Jump to content
Maestronet Forums

Maggini Model


Recommended Posts

Hi Guys,

Happy New Year! I'm just curious if any of you have ever tried a Maggini. Since his violins are quite rare, I'm curious what the characteristics of a Maggini model are like, eg: loud sound, sonours g string, etc. Also, I'm wondering why no good copyist, like Vuillaume or Fendt, ever copied Maggini's model


Link to comment
Share on other sites

I've certainly seen some excellent Vuillaume Maggini models. I think that there is a bit of prejudice towards them because of the double purfling, and slightly odd model, which means that they are kind of "second-class" but it only allows you to get a great violin for cheaper. They are certainly rarer than others. His have very flat arching, rather like his del Gesu model. But it depends on what you are following. If you are looking at something like the Dumas viola, the arching is a completely different concept.

The June 2003 Strad Magazine had a lovely feature (and poster) of a great Maggini. "Unsullied Maggini", worth having a look before you go further. Slightly over size, I think but lovely!

Link to comment
Share on other sites

N.F. Vuillaume also made a number of Maggini copies; have seen 2 of them, one of them i used to own for years. Both have dubble purfling , are oversized and one has a beautiful pattern on the back. They sound very French , bright upper end and a deeper lower end likely re the larger size.

I have also seen some German Maggini copies with an extra twist on the scroll.

A question:are all of these with an extra twist of the scroll German (Markn/Schonbach) copies or did the French also use this extra twist at times?

Link to comment
Share on other sites

Ive played a few Magginis violin and a viola. I'll speak much higher of the Viola. HAHAH. The one violin recently not long ago was too reserved and laid back for my tastes. No punch or drive. I felt like I had no fun on the A or E strings above 4th position and simply no bell like overtones. This is common as far as i'm concerned with Maggini violins and some of the style of the brescians due to the arch shape, model, and some other aspects of the age and amount of repairs and modifications these instruments have undergone.

The G and D strings were a little bit oddball sounding. Uneven. The G string would growl slightly but reach to the D string and you get a a nice tone but then head to the A string, and you would have to back off on the bow quite a bit but then have to bite hard on the E string to really pull out any even double stops above third position.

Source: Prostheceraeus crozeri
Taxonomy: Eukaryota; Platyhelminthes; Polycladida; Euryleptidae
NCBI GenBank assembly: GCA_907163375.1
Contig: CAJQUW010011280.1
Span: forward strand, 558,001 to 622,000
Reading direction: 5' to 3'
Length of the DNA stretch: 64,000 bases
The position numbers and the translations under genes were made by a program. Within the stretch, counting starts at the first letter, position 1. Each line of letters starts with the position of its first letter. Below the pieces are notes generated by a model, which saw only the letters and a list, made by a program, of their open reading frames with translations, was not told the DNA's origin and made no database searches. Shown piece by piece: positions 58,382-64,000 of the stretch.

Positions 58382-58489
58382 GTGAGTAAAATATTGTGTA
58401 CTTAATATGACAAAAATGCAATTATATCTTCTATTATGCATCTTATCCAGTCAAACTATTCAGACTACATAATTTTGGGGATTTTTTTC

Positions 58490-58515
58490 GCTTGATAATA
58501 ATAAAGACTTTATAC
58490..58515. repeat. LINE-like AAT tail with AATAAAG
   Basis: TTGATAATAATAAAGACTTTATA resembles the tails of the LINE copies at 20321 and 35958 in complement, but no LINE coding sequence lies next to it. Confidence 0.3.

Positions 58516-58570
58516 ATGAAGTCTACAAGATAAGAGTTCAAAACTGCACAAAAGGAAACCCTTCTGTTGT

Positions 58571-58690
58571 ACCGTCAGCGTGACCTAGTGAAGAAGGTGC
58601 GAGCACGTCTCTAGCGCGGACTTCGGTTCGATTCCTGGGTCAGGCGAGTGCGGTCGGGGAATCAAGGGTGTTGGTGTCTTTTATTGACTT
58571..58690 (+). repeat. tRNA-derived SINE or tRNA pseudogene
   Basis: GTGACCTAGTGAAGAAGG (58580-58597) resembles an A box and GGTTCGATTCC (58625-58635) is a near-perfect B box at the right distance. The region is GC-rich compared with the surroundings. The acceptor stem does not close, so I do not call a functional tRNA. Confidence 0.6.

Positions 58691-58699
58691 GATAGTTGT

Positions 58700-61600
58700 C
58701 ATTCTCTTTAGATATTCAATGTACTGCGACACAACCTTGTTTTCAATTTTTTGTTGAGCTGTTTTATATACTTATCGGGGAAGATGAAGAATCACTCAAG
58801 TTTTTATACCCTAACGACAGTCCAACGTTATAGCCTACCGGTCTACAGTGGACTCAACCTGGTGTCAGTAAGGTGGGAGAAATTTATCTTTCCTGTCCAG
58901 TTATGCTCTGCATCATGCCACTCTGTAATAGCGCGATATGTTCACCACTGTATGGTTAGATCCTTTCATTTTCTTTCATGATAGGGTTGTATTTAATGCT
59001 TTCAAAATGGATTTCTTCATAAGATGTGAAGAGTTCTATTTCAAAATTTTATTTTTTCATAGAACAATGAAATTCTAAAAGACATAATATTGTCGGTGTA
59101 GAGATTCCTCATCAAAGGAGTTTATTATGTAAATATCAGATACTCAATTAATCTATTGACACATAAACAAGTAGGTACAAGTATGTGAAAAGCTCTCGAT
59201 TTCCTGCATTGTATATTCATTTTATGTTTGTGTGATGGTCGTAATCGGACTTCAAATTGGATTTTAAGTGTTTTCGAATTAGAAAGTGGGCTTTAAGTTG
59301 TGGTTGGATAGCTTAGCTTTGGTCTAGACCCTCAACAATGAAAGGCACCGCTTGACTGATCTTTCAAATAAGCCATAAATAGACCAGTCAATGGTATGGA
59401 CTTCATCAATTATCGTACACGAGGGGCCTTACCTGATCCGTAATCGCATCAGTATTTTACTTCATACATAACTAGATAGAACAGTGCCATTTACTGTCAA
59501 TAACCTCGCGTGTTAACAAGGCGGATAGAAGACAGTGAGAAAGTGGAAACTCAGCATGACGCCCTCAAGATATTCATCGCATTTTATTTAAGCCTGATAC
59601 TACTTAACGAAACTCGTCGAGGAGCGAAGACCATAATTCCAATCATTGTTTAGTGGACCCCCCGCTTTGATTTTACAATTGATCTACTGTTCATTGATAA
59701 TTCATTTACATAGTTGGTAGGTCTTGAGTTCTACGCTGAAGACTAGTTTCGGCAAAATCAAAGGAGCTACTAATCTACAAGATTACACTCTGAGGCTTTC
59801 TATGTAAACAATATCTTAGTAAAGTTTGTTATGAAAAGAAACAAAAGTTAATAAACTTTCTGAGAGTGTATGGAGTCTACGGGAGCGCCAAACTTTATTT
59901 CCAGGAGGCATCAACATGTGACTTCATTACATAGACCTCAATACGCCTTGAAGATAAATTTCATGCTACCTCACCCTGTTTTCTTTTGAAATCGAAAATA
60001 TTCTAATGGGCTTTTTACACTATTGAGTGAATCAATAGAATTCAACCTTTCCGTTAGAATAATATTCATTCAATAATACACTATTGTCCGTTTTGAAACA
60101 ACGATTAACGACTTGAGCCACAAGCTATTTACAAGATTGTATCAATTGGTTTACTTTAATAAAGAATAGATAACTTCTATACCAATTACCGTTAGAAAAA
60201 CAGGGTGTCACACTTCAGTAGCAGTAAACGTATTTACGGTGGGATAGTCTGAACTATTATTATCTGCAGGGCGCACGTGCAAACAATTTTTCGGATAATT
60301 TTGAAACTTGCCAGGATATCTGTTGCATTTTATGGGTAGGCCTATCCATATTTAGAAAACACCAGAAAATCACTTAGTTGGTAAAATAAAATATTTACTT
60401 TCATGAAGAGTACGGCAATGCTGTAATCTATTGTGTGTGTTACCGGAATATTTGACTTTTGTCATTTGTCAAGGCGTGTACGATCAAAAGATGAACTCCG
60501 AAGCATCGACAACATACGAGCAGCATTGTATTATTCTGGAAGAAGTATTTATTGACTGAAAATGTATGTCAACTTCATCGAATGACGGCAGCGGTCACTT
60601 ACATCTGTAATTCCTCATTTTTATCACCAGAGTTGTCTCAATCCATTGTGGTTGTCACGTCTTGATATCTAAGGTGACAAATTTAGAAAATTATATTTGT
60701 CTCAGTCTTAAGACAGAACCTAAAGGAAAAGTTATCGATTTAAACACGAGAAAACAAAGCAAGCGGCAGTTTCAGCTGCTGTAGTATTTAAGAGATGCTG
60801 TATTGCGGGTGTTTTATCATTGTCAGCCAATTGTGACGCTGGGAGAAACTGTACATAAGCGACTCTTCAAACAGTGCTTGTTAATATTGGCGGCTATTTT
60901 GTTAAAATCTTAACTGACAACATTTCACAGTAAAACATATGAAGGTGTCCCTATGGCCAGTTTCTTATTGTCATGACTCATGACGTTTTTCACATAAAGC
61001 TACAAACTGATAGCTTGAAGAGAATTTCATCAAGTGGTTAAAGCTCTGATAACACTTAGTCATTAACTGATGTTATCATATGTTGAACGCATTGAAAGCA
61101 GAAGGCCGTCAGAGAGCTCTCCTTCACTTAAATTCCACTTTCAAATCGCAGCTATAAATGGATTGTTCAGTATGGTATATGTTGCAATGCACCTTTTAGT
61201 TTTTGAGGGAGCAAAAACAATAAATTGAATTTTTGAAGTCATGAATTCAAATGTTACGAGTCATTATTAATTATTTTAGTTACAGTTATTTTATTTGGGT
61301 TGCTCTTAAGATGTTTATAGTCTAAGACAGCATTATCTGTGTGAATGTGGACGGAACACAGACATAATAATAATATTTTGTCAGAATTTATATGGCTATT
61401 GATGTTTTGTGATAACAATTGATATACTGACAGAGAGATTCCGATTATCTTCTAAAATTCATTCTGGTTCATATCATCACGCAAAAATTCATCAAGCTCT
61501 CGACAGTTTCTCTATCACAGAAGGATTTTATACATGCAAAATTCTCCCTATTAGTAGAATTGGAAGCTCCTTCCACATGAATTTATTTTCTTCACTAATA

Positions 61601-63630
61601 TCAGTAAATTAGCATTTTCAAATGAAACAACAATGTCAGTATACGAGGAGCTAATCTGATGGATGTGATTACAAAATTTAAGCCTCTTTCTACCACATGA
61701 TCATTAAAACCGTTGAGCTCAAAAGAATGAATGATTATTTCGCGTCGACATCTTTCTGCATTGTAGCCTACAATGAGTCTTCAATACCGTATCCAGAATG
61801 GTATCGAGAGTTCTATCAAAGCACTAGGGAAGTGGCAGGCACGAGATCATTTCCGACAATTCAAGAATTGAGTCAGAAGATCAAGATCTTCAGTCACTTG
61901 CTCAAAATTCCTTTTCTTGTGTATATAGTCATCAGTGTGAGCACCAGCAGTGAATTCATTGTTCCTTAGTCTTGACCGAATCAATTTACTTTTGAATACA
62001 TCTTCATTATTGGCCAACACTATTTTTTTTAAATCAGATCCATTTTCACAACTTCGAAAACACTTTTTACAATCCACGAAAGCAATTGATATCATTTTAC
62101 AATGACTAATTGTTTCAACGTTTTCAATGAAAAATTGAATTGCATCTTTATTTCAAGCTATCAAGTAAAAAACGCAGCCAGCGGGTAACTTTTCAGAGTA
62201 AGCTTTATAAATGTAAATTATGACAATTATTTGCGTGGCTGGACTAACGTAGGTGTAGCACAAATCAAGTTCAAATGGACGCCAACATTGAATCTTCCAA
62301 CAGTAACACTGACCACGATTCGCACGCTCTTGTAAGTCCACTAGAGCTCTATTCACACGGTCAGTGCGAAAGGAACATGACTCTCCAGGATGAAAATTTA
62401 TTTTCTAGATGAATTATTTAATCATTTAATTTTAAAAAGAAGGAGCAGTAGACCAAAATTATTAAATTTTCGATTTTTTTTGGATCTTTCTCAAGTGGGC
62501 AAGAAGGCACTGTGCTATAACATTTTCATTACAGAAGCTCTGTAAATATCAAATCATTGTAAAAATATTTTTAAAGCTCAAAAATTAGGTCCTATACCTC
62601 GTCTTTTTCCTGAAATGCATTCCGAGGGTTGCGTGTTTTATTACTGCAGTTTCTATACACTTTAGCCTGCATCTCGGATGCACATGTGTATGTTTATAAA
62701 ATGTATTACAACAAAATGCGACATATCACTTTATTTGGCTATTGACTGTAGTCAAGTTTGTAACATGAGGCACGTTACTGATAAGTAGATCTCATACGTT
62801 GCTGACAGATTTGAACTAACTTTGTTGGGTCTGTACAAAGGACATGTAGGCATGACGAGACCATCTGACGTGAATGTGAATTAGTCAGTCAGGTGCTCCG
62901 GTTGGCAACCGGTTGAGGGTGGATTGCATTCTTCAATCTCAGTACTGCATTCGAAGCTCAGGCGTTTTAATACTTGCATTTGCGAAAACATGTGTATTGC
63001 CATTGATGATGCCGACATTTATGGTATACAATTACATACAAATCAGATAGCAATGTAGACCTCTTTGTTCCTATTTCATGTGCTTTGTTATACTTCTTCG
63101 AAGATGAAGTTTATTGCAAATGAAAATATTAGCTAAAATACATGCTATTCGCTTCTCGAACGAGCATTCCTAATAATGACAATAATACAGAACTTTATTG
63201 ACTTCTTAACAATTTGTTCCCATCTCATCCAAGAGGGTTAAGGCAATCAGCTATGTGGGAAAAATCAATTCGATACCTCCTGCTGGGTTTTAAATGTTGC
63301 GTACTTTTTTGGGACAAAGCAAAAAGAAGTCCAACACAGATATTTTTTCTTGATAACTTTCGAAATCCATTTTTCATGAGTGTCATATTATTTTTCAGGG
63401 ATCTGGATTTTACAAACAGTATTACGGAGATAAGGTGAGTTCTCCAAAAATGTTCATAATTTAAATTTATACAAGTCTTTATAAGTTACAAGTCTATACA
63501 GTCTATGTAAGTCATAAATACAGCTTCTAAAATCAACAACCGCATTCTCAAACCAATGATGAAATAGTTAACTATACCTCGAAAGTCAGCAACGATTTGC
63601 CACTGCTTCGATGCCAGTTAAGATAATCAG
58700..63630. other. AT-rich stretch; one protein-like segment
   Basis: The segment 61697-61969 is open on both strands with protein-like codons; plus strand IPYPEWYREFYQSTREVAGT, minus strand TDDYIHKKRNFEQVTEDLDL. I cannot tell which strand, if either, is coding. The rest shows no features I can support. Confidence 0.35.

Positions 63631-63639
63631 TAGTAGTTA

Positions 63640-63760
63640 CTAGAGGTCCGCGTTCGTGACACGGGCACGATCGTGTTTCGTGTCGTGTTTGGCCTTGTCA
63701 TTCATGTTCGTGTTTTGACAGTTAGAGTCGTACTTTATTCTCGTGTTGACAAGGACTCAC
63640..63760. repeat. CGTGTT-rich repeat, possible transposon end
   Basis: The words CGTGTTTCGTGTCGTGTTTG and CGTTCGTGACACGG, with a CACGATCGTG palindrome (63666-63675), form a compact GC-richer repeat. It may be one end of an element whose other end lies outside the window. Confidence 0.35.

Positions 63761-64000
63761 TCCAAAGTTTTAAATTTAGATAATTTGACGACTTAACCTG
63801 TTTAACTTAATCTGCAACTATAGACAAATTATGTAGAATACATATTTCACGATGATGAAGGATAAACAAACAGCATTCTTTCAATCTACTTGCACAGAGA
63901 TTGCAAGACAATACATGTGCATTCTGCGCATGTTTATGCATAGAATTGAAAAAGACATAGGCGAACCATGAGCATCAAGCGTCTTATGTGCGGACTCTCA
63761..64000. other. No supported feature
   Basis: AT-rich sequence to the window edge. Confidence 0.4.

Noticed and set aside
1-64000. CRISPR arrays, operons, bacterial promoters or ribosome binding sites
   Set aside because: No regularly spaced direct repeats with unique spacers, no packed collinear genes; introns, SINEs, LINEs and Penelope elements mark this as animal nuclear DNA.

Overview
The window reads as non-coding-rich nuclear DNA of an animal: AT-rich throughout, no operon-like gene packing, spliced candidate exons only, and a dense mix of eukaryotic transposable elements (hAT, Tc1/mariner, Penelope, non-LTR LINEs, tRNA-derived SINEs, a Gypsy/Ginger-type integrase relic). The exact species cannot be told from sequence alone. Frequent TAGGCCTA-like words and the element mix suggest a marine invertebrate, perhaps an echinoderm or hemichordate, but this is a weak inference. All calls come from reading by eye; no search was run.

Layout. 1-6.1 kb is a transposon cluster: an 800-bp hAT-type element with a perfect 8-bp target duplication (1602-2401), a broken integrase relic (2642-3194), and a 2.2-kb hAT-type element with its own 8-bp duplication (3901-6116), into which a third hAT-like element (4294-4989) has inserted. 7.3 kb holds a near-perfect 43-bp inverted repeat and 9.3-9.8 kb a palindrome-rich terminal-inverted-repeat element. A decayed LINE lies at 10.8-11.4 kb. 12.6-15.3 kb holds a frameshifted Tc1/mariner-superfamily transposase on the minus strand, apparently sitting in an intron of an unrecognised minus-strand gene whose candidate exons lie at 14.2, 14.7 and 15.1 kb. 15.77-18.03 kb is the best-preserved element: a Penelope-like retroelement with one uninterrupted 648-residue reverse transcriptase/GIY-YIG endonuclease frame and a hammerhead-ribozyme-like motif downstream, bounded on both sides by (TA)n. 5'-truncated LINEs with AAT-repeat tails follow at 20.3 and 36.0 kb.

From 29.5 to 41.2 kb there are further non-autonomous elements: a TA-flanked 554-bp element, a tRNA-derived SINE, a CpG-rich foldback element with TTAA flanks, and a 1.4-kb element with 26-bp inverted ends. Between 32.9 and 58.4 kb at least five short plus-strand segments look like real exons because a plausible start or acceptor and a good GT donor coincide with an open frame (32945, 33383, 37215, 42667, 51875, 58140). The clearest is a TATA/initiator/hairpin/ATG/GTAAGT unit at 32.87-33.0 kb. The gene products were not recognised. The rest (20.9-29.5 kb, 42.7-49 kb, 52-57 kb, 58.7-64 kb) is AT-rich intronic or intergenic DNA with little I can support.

Was a confusing violin to my ears underneath the chin to play. Uneven and simply due to the fact unfortunately it had 200 years worth of repairs and cleats and glue and luthiers on the inside of it. Lovely instrument and great condition with excellent documentation. But simply just wasn't something that was going to peel the paint off the back of the concert hall.

The Brescians made good violas, - not the best violins.

Get a good modern Del Gesu and skip over something that is going to sound like 200 years worth of repairs.

Link to comment
Share on other sites

Magginis were once very popular with major soloists (DeBeriot, for instance) and 19th century makers regularly did make copies of them, Vuillaume, Gand, Bernardel as well as the French and German "mass producers." The reputation of Magginis is that the violas are great, but the violins are too viola-like, dark and tubby. My experience is that it's really hard to fix a sound with a maker or a model, there are so many variables that one should not jump to conclusions based on a small sample.

Authentic Magginis are very rare, and I've played on only one that was in "good" condition. It was actually very "Amati-like," very pearly and warm, not too dark, not extremely powerful, though despite the size (nearly 37cm) it was a very agreeable violin to play on. Otherwise I've played 3 other Maggini violins that were either in bad condition or extensively restored, and they were fuzzy, dark, unresponsive, but that surely had more to do with their condition than the model.

At the moment I'm rehearsing a Brahms sextet for an upcoming concert with a violist who has a beautiful Maggini viola and it is actually quite "silvery" and powerful, what you'd expect from a Strad viola, not just warm and dark as the Maggini stereotype would suggest. He used to have an Amati which I have played on and that viola was much darker and tubbier sounding than his Maggini.